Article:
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Turn Your New Year’s Resolutions Into Healthy Habits

All it takes is a look at what’s trending on Twitter to see what people’s top New Year’s resolutions really are. Twitter’s official list of resolutions included getting in shape, eating healthier and the lofty goal of being a better person. Surprisingly, drinking more water ranked higher than quitting smoking or drinking less alcohol.

However, all of the resolutions had one thing in common. They all involved being healthier whether physically, mentally and financially. And if you’re going to take the time to make resolutions and stick to them, you should make them count. Pick healthy habits that can transform your life one month at a time.

Get quality sleep every night

It’s probably no surprise that adults aren’t getting enough shut-eye. According to the Center for Disease Control and Prevention, American adults aren’t getting enough sleep on a regular basis and are skimping on the recommended seven hours. However, getting quality sleep can make a bit impact on your health. In fact, an ongoing sleep deficiency is linked to an increase in heart disease, kidney, high blood pressure, diabetes and stroke.

Start by removing electronics and distractions from your bedroom, including take-home work from the office. Instead, turn your bedroom into a quiet oasis with soft lighting, candles and a firm mattress with a mattress pod topper to make your bed more comfortable and a place you actually want to be. For an added touch, spray with soothing lavender spray to enhance the feeling of relaxation.

Start meditating

Meditation is often overlooked as a health strategy, but can have powerful results. According to research collected from the Mayo Clinic, meditation may help manage everything from anxiety to depression and high blood pressure. Quieting your mind can also make you feel less stressed and frenetic after an all consuming day in and out of the office. Try sitting quietly for 10 minutes a few days a week and start jotting down the results to keep you motivated.

Pick a realistic fitness routine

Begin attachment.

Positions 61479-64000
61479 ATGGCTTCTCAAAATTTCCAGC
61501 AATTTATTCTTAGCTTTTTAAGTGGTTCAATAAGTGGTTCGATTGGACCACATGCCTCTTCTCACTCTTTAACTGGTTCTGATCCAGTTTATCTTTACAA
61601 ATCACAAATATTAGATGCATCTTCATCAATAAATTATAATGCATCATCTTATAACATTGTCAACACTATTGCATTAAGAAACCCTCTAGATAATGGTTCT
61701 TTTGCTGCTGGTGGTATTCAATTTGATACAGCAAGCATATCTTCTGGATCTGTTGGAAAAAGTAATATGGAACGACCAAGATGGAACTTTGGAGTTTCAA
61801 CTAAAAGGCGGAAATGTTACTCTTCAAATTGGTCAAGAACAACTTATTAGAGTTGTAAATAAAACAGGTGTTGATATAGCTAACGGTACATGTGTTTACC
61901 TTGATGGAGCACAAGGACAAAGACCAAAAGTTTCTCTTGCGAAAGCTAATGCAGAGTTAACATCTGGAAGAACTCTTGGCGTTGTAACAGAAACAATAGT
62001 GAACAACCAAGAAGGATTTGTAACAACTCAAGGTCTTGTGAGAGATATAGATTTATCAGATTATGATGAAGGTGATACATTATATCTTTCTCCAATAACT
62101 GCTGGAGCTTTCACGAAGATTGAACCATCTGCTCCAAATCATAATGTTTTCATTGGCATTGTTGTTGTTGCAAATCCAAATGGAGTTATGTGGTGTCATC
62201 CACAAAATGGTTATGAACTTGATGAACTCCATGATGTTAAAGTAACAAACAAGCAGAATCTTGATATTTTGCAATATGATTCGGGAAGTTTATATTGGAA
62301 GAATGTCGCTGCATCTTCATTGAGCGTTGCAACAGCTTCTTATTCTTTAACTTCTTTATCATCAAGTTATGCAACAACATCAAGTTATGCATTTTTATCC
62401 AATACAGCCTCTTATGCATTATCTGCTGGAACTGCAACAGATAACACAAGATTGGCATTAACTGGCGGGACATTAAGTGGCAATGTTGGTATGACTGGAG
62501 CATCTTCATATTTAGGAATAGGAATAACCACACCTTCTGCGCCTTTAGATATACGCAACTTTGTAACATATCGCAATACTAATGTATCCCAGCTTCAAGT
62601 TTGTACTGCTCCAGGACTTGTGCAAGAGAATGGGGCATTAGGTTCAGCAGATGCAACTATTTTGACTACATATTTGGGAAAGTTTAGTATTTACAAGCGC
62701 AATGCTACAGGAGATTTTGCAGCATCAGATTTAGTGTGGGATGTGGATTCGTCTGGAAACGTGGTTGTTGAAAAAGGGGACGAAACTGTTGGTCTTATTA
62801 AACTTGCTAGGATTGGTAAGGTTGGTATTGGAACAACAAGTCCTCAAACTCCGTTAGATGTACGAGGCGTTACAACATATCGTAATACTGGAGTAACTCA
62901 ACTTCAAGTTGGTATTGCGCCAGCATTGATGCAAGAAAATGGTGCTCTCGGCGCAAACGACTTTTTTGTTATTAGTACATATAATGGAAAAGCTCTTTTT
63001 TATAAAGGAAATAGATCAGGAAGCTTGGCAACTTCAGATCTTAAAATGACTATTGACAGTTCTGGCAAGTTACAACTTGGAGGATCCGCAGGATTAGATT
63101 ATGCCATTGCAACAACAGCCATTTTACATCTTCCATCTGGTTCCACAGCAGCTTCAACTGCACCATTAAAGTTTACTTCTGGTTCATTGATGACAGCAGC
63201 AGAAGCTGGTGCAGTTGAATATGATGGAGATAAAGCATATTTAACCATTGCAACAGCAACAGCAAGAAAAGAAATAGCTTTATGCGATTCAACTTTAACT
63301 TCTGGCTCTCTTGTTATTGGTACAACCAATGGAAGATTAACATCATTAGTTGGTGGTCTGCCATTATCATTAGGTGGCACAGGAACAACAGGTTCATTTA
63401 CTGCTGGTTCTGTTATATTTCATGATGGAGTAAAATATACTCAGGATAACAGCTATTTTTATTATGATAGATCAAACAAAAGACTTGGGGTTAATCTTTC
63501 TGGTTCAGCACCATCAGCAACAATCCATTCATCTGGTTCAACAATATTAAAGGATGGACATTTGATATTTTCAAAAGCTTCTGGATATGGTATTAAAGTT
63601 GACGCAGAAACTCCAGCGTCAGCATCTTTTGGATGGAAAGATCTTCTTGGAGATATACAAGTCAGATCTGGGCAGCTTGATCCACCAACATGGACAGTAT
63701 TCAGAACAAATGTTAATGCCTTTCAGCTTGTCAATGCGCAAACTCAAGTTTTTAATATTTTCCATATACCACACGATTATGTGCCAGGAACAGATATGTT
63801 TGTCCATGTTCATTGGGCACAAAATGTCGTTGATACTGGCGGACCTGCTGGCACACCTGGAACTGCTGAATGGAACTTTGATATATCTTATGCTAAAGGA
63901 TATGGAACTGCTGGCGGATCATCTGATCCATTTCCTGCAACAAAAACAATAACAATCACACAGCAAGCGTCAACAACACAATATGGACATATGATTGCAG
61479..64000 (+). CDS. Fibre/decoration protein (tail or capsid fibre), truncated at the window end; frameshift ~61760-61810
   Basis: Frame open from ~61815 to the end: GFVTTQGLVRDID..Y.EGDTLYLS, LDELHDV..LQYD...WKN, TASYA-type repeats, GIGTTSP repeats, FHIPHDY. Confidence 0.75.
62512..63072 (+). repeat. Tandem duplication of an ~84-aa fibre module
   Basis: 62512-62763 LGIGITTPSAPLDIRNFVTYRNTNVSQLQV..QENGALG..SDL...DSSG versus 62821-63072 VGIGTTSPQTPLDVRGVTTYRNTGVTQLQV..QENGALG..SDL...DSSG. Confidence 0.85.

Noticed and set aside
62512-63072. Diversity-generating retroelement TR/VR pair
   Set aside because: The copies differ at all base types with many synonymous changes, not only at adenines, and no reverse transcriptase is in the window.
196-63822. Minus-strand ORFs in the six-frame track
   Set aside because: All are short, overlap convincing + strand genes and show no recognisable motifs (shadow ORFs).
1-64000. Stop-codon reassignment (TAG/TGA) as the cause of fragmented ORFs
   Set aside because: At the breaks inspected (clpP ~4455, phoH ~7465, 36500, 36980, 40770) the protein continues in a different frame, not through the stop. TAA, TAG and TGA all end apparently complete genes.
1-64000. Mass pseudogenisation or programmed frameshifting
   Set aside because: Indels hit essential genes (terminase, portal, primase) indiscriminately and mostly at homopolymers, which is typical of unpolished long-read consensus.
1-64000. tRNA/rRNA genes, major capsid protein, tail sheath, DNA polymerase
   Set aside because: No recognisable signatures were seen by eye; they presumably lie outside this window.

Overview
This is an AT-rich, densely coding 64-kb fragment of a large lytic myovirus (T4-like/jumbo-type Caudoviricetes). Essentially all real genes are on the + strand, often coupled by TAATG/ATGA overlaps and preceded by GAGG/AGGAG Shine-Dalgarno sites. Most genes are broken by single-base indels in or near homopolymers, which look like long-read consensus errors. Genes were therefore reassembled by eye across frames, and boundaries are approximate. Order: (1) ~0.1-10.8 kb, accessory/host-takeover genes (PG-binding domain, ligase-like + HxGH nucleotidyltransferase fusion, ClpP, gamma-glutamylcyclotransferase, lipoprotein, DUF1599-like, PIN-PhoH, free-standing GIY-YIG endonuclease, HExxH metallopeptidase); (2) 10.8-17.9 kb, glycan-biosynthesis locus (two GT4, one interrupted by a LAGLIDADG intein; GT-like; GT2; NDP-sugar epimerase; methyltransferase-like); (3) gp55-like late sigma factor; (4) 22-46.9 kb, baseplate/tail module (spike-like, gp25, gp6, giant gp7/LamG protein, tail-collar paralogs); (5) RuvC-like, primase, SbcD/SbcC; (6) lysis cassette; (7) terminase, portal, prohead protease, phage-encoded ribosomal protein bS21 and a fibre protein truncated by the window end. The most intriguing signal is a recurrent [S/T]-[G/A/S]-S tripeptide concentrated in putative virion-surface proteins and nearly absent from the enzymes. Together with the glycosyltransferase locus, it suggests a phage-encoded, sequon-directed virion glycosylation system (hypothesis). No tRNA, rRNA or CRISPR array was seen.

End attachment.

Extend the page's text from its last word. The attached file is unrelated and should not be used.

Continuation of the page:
Getting into shape usually tops resolution lists, but they often lead to plummeting failure — but it’s not all your fault. According to the University of Toronto, “false hope syndrome” suggests people expect to accomplish more things more quickly than realistically possible. That’s why it’s important to pick a fitness routine that’s realistic and sustainable.

Choose an activity you actually enjoy like biking, rollerblading or lifting weights and start slowly. There’s no need to dedicate seven days a week to the gym when you’re already crunched for time. Start with a few days a week and make a point to enjoy fitness time with friends like taking a bike ride through a nearby park.

Balance your diet

Like fitness, an aggressive diet plan can fail with overly ambitious goals. Think about balancing your diet instead with plenty of whole foods, fresh fruits and vegetables, and plenty of protein. But with a focus on staying realistic, you should also leave room to occasionally splurge or enjoy a dinner out with friends. The lack of intense restrictions can give you the freedom to actually enjoy your diet and see the impact on your waistline at the same time.

New Year’s resolutions are full of hope and promise but are also hard work to keep. Make them inspiring and a way to impact your overall health and well-being. The more you see results in your new healthy lifestyle, the more likely you are to want to keep them.